The Secret to Figuring Out How Much Your Home Is Worth
When I write homeowners insurance policies, many clients bring a copy of their bank’s appraisal of their home, but I use a very different number when I design their coverage. What gives? When it comes to your home, you probably underestimate its value because there’s a difference between a bank’s appraisal and insurance appraisal.
Bank appraisals reflect what the bank needs to underwrite your mortgage. This type of appraisal considers how much the house is worth in today’s market, so it changes depending on current market conditions and how much similar homes have sold for in the area. While this is accurate for your bank’s purposes, it is not accurate when you consider insuring the most valuable thing you’ll probably ever own.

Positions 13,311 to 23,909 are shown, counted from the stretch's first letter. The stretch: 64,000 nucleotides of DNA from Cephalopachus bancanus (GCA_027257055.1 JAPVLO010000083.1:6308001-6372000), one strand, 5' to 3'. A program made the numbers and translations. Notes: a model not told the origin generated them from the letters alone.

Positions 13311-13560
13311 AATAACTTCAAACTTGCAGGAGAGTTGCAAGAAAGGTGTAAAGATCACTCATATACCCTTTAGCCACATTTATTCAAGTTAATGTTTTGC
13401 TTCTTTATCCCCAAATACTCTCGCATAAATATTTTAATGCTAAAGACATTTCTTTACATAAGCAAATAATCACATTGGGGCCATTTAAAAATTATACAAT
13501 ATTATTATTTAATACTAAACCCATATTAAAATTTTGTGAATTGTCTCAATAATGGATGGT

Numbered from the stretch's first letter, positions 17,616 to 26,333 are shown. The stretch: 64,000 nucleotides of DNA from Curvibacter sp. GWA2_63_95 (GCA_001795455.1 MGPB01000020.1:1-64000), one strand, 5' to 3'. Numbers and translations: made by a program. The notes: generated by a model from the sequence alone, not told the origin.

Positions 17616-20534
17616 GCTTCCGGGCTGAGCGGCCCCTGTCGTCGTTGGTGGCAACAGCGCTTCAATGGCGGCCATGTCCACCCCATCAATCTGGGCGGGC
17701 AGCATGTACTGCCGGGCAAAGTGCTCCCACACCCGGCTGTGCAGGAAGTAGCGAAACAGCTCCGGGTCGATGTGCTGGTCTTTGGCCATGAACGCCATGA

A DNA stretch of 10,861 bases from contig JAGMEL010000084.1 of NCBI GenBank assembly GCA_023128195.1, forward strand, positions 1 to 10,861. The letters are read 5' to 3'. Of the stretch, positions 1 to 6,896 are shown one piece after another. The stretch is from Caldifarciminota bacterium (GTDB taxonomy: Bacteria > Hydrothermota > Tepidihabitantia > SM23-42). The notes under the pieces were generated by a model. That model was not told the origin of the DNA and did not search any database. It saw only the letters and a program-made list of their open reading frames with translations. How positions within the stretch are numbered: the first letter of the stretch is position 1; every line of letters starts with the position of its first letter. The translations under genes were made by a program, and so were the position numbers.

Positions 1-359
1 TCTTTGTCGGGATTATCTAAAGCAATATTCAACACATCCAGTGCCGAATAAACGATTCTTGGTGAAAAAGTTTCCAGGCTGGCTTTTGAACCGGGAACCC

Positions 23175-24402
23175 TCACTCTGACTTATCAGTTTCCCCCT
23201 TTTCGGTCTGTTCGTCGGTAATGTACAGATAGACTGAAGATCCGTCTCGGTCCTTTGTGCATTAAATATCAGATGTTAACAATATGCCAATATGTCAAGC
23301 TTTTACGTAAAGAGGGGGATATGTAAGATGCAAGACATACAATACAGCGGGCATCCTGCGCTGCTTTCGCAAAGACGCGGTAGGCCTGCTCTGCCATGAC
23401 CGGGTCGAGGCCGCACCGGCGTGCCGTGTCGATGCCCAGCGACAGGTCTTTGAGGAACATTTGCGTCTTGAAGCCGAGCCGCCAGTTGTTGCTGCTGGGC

If you’re like most homeowners, if your house burned to the ground, you expect to have enough coverage to replace that house: tear down the charred remains, remove the debris, and build a comparable home. That cost will be higher than your original mortgage. New construction means hiring architects, engineers, contractors, and paying for permits, inspections, and materials. For an accurate appraisal, your insurance agent should ask you detailed questions about the construction and materials used in your house. They should require the recommended insurance company perform an onsite inspection—though, in most cases, the inspector does not have to go inside.
If you have a high-value home (with a replacement cost over $500,000) you expect the inspector to come into your house to ensure they document and photograph the construction of your house from the inside and the outside. This will make sure your coverage matches your house.